Sunday, May 10, 2015

Origins of Mother's Day

Happy Mother’s Day to all the mothers around the world! Your hard work does not go unnoticed. All the stressing, caring, worrying, loving, comforting, and even disciplining you do, helps to shape our world and future in a very important and big way. Thank you.
Like anything, Mother’s Day had to start somewhere. This modern holiday that we celebrate here in the United States honors mothers and motherhood in every sense and way. Whether your mother is biological or not, if she has been a mother to you, she deserves to be honored. So there’s a day specifically for it.
Mother’s Day in the United States started during the early 20th century and is NOT related to or derived from any other celebrations of mothers or motherhood throughout the world. It was first celebrated in 1908 because of a woman by the name of Anna Jarvis. Jarvis had a memorial for her own mother at a church called St. Andrew’s Methodist Church, which is in Grafton, West Virginia. This church is now the home of the International Mother’s Day Shrine.
In 1905 Jarvis campaigned to make Mother’s Day a recognized holiday. That was the year that her mother, Anna Reeves Jarvis, died. Anna wanted to honor her mother and therefore worked hard to make a special day that would honor all mothers because they are “the person who has done more for you than anyone in the world”. And boy does that ring true.
Anna Jarvis actually cared for wounded soldiers during the Civil War. She was a peace activist.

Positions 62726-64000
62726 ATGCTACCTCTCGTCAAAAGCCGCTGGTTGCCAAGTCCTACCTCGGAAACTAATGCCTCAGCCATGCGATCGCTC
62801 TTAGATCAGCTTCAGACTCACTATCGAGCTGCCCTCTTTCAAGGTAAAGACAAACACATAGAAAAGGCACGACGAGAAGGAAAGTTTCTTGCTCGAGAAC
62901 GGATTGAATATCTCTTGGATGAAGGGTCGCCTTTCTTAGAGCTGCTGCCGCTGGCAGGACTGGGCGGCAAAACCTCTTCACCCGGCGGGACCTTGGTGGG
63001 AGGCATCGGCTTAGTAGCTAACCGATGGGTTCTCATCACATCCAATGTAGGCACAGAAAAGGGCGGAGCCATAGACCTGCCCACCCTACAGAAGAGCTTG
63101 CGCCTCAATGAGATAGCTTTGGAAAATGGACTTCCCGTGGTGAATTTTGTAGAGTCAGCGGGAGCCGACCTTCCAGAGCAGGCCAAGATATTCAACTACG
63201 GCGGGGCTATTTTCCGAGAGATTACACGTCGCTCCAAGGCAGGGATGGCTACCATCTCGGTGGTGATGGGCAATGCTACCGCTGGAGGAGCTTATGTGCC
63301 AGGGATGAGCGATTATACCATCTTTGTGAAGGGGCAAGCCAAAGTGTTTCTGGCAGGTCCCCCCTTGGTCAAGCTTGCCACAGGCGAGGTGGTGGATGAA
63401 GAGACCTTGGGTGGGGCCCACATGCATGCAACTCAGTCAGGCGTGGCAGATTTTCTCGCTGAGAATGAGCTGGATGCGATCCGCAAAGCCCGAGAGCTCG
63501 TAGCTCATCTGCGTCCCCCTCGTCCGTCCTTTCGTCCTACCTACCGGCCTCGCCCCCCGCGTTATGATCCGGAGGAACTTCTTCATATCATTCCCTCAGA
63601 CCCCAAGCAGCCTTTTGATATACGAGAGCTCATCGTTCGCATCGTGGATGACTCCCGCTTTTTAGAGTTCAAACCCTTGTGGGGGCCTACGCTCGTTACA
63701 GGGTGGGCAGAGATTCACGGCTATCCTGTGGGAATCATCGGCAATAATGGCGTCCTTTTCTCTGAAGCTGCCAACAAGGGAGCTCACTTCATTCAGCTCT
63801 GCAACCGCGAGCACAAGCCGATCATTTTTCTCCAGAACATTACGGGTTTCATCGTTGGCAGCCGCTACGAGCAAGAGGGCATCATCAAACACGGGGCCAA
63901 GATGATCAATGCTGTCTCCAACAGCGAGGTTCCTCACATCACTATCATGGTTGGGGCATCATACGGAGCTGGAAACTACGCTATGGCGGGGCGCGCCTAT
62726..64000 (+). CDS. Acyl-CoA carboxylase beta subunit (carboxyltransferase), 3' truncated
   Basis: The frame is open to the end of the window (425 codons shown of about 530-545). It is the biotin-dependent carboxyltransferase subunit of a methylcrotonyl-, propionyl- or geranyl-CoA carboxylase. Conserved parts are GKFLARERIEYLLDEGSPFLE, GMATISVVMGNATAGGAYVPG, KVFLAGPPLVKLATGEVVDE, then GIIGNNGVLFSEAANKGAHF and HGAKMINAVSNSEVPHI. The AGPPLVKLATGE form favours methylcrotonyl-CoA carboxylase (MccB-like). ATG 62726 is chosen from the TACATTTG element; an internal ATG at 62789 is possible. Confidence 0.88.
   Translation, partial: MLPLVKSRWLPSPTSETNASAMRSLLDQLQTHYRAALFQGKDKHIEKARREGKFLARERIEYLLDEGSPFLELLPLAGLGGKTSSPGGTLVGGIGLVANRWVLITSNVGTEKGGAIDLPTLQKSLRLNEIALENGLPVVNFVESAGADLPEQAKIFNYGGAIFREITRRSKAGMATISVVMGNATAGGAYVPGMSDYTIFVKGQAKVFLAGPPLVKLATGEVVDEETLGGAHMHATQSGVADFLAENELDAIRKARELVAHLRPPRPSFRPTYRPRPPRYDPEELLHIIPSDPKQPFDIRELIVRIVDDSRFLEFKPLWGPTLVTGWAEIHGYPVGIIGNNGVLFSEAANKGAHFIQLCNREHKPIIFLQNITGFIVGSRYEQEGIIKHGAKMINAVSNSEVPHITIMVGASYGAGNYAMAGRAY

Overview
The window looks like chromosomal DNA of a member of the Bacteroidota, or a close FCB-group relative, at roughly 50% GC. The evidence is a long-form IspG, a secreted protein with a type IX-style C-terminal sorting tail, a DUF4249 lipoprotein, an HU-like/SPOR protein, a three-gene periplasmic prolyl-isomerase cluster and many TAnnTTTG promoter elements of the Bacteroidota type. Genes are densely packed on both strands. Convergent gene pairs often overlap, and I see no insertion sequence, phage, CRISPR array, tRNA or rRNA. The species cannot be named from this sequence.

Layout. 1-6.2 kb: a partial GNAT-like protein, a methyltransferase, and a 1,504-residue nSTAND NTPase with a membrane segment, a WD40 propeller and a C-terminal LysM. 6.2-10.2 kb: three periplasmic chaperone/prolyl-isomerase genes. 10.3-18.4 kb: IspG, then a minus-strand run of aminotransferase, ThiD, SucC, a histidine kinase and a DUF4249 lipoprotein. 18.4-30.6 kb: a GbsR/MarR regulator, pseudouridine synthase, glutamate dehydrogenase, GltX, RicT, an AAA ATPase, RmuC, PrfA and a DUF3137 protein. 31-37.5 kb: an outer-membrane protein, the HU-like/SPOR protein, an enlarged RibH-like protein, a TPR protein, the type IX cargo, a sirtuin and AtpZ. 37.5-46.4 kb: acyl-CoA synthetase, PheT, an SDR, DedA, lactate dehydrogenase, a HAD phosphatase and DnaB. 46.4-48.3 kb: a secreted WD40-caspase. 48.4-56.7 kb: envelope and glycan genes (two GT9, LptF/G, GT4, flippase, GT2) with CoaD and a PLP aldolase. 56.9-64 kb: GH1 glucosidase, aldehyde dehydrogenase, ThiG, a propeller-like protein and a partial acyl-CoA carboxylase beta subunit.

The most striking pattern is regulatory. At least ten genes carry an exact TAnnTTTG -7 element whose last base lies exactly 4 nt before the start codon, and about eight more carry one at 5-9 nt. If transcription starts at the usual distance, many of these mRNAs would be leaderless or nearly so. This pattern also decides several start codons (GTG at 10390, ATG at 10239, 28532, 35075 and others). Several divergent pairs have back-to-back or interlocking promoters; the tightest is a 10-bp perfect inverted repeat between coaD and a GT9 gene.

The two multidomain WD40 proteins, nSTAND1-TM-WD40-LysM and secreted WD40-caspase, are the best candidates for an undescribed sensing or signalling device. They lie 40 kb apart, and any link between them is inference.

The United States Congress initially rejected Anna’s proposal to make Mother’s Day an official and recognized holiday. But Jarvis was persistent and continued to campaign. Finally, in 1910 the first Mother’s Day was celebrated, but only locally in West Virginia. In 1911 it was recognized nation wide and in 1914 Woodrow Wilson signed the proclamation that officially created Mother’s Day. It was to be the “Second Sunday in May”.

It didn't take long for Mother’s Day to become commercialized. And that made Anna Jarvis upset. She strongly resented the fact that people and companies were making money off of the holiday, which to her, was pure sentiment for her mother. She must have felt a sense of dishonor and violation because of this, which is too bad. Her intentions were golden, but you can’t force people to change or not be greedy.
Jarvis actually began to boycott the commercialization and even threatened to sue to stop it. She even crashed a convention where carnations and flowers were being sold for Mother’s Day. She was arrested for disturbance of the peace.
It’s sad that it had to end this way for Jarvis. But all of this is now history and her story has been forgotten by most. On the brighter side, her holiday has been adopted by countries all over the world. I bet she never even fathomed how big this holiday would truly become.
And however you celebrate it, whether you fully participate in the commercialism and get your mom a card and flowers, or some cute little mother’s day trinket. Or if you have a more creative and unique approach. As long as it comes from the heart, it’s all good. Just show your mom how much you love and appreciate her.

With that being said, Happy Mother’s Day!

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